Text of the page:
Congratulations, you have a class blog! Now what?
This guide is focused on the setup of a class blog, with recommendations for settings and approach.
If you are an instructor tasked with using a blog to deliver an assignment, this guide is for you!
On this page
- Request your class blog
- Log in
- Add students to the blog
- Suggested settings for class blogs
- Create a structure using “categories”
- Create blog posts
- Assess student contributions
- Troubleshoot problems
Request your class blog
First, you will need to request a blog for your class. This guide is focused on the creation of a single blog that the entire class contributes to, so that is what you will need to do first.
Make sure to review the information about what you need to include in your course outline/syllabus if you are using a blog!
In general, it is best to login directly at the blog you want to work on, using the admin URL.
To find the admin URL, take the blog address (like https://myblog.blog.ryerson.ca) and add /wp-admin to the end.
- Tips for logging in
- Can’t access the admin area of your blog? We have some workarounds that will help you to get access to your blog.
Add students to the blog
To start, you will need to provide our blog support team with your student section numbers so that we can ensure your students have accounts on the blog.ryerson.ca system. This is normally done in the blog request form, but if any sections are added to your course after the fact, you will need to let us know.
Once your students have accounts, you can add them to your blog.
For most class blogs, we recommend giving the students an “Author” role. This allows them to create and publish their own posts, without being able to edit each others’ posts. They are also prevented from making changes to the structure of the blog.
Give the students some resources!
Be sure to provide your students with the address of your blog, and direct them to login at the admin URL, as described above. They should not log in at blog.ryerson.ca.
We have a quick Guide for students/authors that you can share with your students, to get them started.
Suggested settings for class blogs
Determine how “public” the blog should be
We recommend leaving the blog visibility set to “Only registered users of this blogs can have access“. This ensures your blog is private for the members of the class.
If having a public blog is an important part of the learning experience for the students, please note that it may be more difficult to track the students’ comments as they may fill in their names differently each time they comment.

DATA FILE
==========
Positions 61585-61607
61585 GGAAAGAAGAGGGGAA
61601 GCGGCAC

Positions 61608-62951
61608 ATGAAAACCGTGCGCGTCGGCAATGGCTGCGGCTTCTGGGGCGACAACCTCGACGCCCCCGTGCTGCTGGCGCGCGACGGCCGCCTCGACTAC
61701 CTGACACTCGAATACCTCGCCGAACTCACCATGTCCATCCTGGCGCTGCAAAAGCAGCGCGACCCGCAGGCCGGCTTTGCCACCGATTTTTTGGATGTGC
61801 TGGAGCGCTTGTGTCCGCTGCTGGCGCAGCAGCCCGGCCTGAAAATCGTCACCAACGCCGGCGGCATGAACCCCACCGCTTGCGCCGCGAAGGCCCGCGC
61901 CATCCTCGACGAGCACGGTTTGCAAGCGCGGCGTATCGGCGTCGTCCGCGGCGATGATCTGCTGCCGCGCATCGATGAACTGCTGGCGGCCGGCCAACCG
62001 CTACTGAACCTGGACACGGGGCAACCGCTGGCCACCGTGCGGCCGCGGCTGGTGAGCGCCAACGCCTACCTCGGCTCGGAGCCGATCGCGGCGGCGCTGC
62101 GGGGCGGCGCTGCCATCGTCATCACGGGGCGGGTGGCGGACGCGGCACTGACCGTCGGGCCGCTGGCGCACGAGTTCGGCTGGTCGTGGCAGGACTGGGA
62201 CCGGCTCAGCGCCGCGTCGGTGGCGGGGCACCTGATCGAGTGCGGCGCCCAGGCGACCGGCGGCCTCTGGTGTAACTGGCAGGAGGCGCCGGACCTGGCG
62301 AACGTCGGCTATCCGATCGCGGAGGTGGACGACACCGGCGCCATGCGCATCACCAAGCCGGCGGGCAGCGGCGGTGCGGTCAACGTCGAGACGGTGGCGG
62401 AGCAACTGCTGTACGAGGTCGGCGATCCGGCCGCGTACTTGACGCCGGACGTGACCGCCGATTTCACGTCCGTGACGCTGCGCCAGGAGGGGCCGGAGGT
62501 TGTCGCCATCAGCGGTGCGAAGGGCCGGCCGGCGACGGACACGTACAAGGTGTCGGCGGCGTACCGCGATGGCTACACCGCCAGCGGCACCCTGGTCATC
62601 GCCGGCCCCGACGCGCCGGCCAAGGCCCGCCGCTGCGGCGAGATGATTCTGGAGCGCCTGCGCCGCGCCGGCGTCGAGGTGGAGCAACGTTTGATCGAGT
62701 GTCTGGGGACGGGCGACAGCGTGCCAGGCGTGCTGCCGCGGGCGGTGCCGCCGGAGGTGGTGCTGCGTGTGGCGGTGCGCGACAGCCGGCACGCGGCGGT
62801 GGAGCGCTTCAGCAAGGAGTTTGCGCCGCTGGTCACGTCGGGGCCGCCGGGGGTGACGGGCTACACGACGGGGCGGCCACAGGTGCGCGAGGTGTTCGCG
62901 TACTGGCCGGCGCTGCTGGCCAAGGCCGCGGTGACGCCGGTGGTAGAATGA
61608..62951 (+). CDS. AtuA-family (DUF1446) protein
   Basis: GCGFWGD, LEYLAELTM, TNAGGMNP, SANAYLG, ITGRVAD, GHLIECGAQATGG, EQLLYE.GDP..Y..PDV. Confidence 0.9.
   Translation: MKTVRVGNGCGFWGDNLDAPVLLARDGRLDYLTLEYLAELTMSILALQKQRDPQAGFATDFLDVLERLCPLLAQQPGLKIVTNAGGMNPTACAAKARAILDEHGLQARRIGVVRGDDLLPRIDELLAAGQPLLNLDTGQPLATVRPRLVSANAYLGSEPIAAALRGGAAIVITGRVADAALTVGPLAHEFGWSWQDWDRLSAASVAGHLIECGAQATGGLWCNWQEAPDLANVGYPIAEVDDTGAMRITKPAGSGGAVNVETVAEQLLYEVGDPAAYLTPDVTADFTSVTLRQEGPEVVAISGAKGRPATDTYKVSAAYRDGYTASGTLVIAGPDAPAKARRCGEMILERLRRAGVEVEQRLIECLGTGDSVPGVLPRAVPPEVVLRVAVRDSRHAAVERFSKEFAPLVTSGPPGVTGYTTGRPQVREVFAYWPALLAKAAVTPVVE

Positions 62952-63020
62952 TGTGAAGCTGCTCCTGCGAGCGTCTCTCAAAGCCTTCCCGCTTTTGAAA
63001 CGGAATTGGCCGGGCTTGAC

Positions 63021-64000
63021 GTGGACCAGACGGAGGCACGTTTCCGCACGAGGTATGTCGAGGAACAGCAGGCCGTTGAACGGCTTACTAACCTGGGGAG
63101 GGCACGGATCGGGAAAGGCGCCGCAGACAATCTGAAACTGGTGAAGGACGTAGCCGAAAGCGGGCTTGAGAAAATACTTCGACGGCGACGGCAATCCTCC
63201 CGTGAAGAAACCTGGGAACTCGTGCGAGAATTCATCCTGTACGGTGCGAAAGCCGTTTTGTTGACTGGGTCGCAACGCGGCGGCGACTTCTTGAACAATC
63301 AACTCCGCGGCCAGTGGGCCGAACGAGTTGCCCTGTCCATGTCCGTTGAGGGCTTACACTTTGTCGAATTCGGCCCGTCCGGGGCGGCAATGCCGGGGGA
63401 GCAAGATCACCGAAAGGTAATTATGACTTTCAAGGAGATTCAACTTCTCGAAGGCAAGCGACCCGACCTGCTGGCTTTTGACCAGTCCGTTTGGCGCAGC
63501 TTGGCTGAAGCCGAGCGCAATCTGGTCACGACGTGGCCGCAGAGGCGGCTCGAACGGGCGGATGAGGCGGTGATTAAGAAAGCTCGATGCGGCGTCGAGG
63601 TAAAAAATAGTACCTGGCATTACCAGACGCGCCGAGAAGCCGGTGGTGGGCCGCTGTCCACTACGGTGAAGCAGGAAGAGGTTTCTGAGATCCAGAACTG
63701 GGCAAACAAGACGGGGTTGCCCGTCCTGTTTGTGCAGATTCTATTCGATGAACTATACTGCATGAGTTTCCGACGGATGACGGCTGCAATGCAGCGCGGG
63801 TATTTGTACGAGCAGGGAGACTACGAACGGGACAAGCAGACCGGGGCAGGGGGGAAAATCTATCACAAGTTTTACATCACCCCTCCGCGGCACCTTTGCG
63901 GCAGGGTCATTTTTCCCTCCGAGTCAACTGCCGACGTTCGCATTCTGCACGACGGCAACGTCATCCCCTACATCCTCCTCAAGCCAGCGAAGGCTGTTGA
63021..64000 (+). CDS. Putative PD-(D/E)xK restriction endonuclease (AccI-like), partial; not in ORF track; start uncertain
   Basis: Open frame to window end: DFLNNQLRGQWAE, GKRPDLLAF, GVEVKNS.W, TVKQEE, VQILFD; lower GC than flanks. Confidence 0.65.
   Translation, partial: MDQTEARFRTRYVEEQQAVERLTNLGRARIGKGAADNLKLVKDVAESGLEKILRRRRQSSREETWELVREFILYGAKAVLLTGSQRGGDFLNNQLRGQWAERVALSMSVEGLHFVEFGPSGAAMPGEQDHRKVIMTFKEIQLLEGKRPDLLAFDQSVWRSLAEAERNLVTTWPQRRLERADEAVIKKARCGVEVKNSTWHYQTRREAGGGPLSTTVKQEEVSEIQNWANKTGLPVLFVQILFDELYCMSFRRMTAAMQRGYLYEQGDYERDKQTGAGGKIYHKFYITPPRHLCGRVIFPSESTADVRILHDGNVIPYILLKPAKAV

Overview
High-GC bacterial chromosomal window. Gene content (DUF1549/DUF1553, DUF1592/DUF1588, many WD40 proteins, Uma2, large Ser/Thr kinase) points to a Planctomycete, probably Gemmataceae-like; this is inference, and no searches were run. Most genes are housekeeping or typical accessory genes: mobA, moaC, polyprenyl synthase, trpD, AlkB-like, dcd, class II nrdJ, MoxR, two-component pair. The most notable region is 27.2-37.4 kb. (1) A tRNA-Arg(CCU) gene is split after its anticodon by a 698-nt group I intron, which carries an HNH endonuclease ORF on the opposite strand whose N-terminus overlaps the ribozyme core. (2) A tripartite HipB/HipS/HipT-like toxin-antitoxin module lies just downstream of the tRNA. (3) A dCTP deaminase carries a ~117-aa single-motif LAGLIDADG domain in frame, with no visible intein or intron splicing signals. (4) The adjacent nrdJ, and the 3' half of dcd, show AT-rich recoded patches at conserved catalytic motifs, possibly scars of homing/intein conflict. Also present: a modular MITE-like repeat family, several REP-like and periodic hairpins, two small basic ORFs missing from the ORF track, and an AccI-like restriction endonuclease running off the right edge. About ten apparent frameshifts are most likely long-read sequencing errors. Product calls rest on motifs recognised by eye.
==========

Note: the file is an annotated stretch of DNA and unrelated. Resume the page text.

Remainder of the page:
Before making your class blog public, be sure to discuss it with your students. They may have some concerns that you can consider before opening the blog up to outsiders.
Create a structure using “categories”
Before the students start to create and publish posts, you will want to consider how the blog should be structured.
How many posts are the students expected to contribute? How will you differentiate between post 1 and post 5?
The easiest way to achieve this is using “categories”, which allow you to organize blog posts into various topics. These are created by the instructor, and can be selected when creating a blog post.
Categories can be found (and created) in the Dashboard, under Posts > Categories. Be sure to keep them simple!
In your assignment instructions, be sure to instruct students to select the appropriate category for their post.
Create blog posts
Most course blogs are created so that the students can contribute – but many instructors will create posts and pages as well!
While there are different requirements for the blog assignments in each class, there are a few common elements: publish a post, select a specified category, include an image or video.
Assess student contributions
Once the assignment is done and/or the term is over, you will probably want to know a few things about the student contributions.
If you want a full set of web page statistics, you will need to set up Google Analytics (using the Beehive Pro plugin) before your class begins.
Most class blogs, however, don’t much value in that kind of statistic. We often need to know how many posts and comments a student made, how many comments did each post collect. With a few extra clicks, this information can be gathered using features built into WordPress.
Blogging is not without challenges! If you are having a technical problem while working on your blog, please refer to the known issues page for a solution, and submit a contact form if you are unable to resolve it on your own.
If you are able to login, but cannot get to the admin pages of your site, please refer to Can’t access the admin area of my blog for troubleshooting tips.